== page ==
Lead’s Life and Times: (part one) Before Widowhood; (part two) The Woman in the Wilderness; (part three) The Philadelphian Society

Hessayon, Ariel. 2016. Lead’s Life and Times: (part one) Before Widowhood; (part two) The Woman in the Wilderness; (part three) The Philadelphian Society. In: Ariel Hessayon, ed. Jane Lead and her Transnational Legacy. Basingstoke: Palgrave Macmillan, pp. 13-90. ISBN 9781137396136 [Book Section]

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Part one: focussing on the period of Lead’s life before she became a widow in 1670, this chapter suggests that Lead was far more radical than has been supposed. Making use of a great many archival discoveries, which form the cornerstone of the painstaking reconstruction presented here, it provides mainly circumstantial but nonetheless cumulatively overwhelming evidence that Lead’s relatively well-known autobiography (printed in German in 1696) conceals almost as much as it reveals. Constructed to reassure its intended audience of continental Spiritualists, Behmenists and Pietists of Lead’s upright character, respectable social status and divinely bestowed gifts this so-called ‘Life of the Author’ adopts a similar strategy to that observable in a number of Philadelphian publications which masked private heterodox beliefs and rituals with public professions of irenic conformity. Accordingly key names, activities and teachings are omitted from Lead’s German biography because in the political, military and religious contexts of the mid-1690s detailing past associations would have damaged Lead’s reputation among her heterogeneous readership.

Part two: covering the period from 1670 to 1695 – that is from the beginning of Lead’s widowhood until she went blind – this chapter focusses as much on extensive and overlapping domestic and continental networks of assorted millenarians, prophets, theosophists and devotees of mystic and spiritualist authors generally as on Lead herself. It also traces an evolution of Lead’s thought as she came under successive influences and began to develop her own distinctive beliefs. This was a religious journey with staging posts: an initial Calvinist obsession with sin and predestination wedded to a conventional Protestant understanding of the coming apocalypse; then the introduction of Jacob Boehme’s teachings and accompanying visions of a female personification of divine wisdom; finally the adoption, albeit with inconsistencies, of the doctrine of the universal restoration of all humanity. It was the last together with Lead’s apparent dependence upon visions and revelations which repulsed certain former admirers of her writings, turning them into some of Lead’s most vehment critics.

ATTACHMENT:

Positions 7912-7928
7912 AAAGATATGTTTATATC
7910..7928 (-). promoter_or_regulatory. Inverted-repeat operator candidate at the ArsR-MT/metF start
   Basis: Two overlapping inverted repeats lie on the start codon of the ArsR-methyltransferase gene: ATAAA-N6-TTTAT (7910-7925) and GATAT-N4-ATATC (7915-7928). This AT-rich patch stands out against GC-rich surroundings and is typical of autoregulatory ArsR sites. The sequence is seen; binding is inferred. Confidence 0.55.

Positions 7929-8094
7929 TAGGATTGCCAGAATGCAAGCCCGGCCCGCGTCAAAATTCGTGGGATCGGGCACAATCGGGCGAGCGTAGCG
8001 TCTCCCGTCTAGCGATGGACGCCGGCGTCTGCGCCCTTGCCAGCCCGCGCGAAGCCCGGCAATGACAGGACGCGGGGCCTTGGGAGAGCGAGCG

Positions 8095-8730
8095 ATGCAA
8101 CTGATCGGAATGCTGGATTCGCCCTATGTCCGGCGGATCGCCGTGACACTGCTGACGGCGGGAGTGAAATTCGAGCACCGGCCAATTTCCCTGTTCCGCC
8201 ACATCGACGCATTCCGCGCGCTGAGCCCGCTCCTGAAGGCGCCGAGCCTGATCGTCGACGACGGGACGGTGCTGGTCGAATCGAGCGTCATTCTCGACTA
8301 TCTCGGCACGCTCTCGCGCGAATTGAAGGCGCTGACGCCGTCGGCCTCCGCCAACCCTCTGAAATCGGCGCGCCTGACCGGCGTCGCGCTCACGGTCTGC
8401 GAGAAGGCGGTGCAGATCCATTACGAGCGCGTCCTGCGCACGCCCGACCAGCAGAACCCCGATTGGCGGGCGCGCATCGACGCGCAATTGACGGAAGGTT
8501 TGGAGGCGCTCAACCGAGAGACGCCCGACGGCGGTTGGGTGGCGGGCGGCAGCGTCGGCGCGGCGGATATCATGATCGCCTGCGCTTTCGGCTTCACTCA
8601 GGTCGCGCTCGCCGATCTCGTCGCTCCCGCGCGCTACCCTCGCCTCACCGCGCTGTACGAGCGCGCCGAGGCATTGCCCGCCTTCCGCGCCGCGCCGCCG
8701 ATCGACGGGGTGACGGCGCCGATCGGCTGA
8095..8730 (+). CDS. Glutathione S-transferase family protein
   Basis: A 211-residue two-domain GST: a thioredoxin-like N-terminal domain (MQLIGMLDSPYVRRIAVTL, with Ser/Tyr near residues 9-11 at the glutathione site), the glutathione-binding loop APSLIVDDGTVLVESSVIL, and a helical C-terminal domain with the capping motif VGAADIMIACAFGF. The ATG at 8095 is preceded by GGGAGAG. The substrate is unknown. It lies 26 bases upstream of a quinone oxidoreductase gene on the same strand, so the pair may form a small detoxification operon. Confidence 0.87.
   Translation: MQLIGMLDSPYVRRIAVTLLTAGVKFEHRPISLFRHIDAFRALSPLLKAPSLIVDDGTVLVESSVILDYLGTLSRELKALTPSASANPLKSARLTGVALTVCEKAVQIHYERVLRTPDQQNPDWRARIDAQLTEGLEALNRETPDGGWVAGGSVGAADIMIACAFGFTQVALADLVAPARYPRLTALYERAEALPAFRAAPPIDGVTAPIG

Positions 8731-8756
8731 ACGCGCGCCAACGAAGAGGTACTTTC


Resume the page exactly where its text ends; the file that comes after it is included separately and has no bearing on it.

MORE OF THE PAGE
Part three: this chapter covers the period from 1696 to 1704, that is from Lead’s first published message to the Philadelphian Society until her death and burial. It outlines how Lead’s little band of supporters intended to warn and prepare prospective believers of the coming Philadelphian age through a flurry of publications. Yet this co-ordinated publicity campaign abruptly fractured the Philadelphians’ precursor society, which hitherto had negotiated a path between secrecy and openness. Consequently only the minority who favoured a public testimony owned the Philadelphian name. Wanting to expose her visions and teachings to public view Lead was given the opportunity to do so through a succession of mainly male patrons and amanuenses. Accordingly she became synonymous with the Philadelphian Society. At the same time Lead’s principle supporters set about fashioning an image of irenic conformity and social standing for the Philadelphians at large. Hostile observers, however, readily compared Philadelphians with Quakers. Some even incorporated them within a catalogue of innumerable sects or else grouped them with foreign Quietists and Pietists. More damaging still was the allegation that Lead envisaged herself as the woman clothed with the sun (Revelation 12:1), indeed as the grandmother of a new Christ.

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Book Section

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German Translation, Spiritual Community, Dutch Republic, Spiritual Meditation, Glorious Revolution

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19 July 2016Published

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Date Deposited:

23 Jun 2016 14:26

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01 Dec 2020 09:30



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